Just fucking stop talking. Stop asking what they ate today. Stop talking about the new diet you heard of. Hold your breath (forever if need be) when a sudden comment of concern arises in your throat. Just, shut up.
You think you are helping. I get it. But let’s talk about what really happens when you try to give your loved ones unsolicited advice about their bodies and their food intake. When you make them lunch and don’t include any foods that are exciting or tasty that they asked for, they don’t sit in the cafeteria quietly nourishing their bodies, thankful that their parent knows best. They learn that in order to get the foods that they want, they must be sneaky. They find quarters between couch cushions, or maybe even borrow some from your purse, and they find the vending machine after lunch. What could have just been a treat in their lunch box, has now turned into a full on adventure that proved to them how fun it is to find ways to sneak the food they want, and then feel the overwhelming sense of reward that sweeps over their body as they eat. If you’re lucky, they’ll forget that feeling quickly and let it manifest into shame. Because that’s what you want right? You want them to feel ashamed of eating that food you didn’t give them. If you’re not lucky, they’ll seek it out for the rest of their lives, looking for that little high that feels just like sitting in the bathroom eating a snickers bar before the lunch bell rings and they have to run back to class, their stomachs uncomfortably full from eating too much too fast.
When you say to them “I love you, but I’m concerned for your health”, imagine what it is like to always hear “but…” after every “I love you”. Imagine for a moment what it must feel like to be a kid, or a person of any age, who feels like the love they receive is contingent upon how well they’re executing this week’s diet plan. As you watch them exercise more, and eat less ask yourself why you require someone you love to shrink themselves. When they come to you starry eyed and tell you that they had salad for lunch and didn’t drink any (sugar laden) juice, think about the environment you’re creating when each “healthy” meal requires validation from another person. What happens when you are not there to congratulate them on their inhibition?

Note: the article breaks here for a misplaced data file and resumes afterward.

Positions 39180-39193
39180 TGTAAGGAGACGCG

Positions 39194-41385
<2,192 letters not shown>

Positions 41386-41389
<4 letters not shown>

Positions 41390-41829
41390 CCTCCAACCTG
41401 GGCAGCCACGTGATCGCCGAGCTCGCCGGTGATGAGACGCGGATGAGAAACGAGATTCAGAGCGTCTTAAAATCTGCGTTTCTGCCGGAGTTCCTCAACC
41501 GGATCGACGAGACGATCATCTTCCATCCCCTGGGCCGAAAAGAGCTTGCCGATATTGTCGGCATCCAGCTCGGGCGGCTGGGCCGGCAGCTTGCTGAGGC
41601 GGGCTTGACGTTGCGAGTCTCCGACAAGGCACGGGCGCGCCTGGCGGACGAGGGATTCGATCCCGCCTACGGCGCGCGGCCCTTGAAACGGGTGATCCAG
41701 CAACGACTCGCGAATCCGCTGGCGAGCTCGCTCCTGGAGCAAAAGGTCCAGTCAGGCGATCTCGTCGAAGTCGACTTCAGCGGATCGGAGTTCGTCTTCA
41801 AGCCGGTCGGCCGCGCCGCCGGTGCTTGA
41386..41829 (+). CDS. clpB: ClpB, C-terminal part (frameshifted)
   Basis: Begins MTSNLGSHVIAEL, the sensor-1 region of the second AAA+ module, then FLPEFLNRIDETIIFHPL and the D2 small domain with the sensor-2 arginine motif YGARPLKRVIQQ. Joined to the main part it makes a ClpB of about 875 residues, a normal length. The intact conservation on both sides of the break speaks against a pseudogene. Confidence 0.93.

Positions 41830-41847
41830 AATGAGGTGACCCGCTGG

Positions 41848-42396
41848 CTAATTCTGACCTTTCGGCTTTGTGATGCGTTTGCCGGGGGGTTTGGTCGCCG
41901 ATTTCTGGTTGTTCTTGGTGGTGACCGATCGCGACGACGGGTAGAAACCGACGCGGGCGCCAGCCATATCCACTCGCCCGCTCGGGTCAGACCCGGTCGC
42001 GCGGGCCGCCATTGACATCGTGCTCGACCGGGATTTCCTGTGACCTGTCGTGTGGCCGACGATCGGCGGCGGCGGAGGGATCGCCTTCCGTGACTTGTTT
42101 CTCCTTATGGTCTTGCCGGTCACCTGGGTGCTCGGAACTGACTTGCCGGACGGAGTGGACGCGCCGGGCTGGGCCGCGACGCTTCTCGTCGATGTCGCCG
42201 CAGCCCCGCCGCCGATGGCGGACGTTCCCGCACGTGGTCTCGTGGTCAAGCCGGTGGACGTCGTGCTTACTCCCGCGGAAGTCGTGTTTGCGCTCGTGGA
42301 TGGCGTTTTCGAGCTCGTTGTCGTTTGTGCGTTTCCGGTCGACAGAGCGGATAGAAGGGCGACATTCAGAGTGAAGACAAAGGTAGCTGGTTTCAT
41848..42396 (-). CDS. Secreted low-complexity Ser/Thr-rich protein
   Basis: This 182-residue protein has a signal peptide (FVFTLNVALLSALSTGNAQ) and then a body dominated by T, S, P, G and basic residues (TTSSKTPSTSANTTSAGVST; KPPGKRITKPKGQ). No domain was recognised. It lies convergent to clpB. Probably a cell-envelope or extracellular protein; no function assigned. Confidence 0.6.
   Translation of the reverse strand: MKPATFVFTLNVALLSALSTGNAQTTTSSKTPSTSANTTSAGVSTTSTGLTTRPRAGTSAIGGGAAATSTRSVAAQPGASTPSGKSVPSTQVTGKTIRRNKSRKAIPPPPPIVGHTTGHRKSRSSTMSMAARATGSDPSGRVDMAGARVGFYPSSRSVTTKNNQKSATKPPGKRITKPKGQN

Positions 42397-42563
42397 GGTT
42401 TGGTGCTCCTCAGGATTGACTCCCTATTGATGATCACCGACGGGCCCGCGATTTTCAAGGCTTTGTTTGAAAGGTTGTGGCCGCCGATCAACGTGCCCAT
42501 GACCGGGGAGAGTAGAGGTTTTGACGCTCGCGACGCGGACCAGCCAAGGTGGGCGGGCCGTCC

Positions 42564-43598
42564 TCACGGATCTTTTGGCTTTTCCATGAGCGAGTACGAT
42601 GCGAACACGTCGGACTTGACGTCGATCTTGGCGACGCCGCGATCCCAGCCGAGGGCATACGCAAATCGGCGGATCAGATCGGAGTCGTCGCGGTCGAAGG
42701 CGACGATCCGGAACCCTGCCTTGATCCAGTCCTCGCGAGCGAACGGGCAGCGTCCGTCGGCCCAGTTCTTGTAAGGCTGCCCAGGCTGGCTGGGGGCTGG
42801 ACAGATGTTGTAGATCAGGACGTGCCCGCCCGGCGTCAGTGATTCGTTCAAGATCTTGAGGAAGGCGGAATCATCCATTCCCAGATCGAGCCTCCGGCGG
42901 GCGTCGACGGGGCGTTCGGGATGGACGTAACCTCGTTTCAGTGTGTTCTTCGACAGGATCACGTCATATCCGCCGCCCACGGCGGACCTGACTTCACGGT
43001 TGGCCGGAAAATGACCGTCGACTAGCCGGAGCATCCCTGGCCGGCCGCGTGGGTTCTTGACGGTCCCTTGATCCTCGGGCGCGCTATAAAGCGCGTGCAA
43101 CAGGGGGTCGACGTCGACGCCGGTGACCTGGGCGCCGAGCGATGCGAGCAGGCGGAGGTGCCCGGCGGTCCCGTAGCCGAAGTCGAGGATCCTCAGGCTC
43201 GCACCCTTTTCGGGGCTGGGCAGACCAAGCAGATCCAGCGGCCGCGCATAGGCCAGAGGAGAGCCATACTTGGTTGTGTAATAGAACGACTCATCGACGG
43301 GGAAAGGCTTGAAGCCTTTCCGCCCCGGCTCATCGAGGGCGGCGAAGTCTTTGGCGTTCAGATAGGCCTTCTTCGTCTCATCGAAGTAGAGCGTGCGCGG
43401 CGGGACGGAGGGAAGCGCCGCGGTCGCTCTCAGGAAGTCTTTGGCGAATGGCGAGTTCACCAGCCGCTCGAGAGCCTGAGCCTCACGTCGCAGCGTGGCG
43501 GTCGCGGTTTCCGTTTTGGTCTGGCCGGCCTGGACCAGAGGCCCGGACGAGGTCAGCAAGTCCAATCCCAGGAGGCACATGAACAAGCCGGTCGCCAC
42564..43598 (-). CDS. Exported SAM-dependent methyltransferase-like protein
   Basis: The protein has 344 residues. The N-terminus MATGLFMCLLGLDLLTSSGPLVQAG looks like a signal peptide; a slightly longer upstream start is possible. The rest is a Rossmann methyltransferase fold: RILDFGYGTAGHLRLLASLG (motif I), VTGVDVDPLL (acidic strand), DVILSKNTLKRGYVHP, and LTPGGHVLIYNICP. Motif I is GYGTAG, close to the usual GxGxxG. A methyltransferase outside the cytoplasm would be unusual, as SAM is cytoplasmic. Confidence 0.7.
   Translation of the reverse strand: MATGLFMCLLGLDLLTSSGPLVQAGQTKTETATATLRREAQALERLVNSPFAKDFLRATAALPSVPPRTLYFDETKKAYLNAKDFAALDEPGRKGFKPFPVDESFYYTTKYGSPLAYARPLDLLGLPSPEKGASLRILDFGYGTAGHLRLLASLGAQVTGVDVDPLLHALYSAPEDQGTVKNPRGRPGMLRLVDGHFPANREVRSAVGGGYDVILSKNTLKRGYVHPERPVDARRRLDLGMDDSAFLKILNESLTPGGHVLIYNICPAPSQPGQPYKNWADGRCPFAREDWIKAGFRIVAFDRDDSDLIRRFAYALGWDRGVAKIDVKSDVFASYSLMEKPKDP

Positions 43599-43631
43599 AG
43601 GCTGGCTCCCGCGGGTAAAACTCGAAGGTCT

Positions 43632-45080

Have you ever considered the effects of teaching a person that they cannot trust their own body? That each cue they receive internally is just another way to ruin their commitment to thinness? What it must feel like to be housed in a space that you cannot trust to keep you safe? Imagine you’ve been taught that everything your body tells you about your needs is wrong. Do you believe that those feelings stop with eating? Some times when they’re hungry, they don’t eat. Their empty stomachs a small symbol of accomplishment. Some times when they feel uncomfortable they don’t speak up. They’ve been taught that their bodies feeling discomfort is normal, something to be proud of. It doesn’t stop with food.
As you reach for solutions to solve the “problem” of someone else’s body, consider for a moment that you may not have all the information you need. You may not know what kind of impact you will have. Consider that we are all different, and what may have worked for you or someone you know may have a very real, very permanent effect on someone else. When you decide to make it your goal to control another person, however small, just… don’t. Take a breath. Do some reading. And shut the fuck up.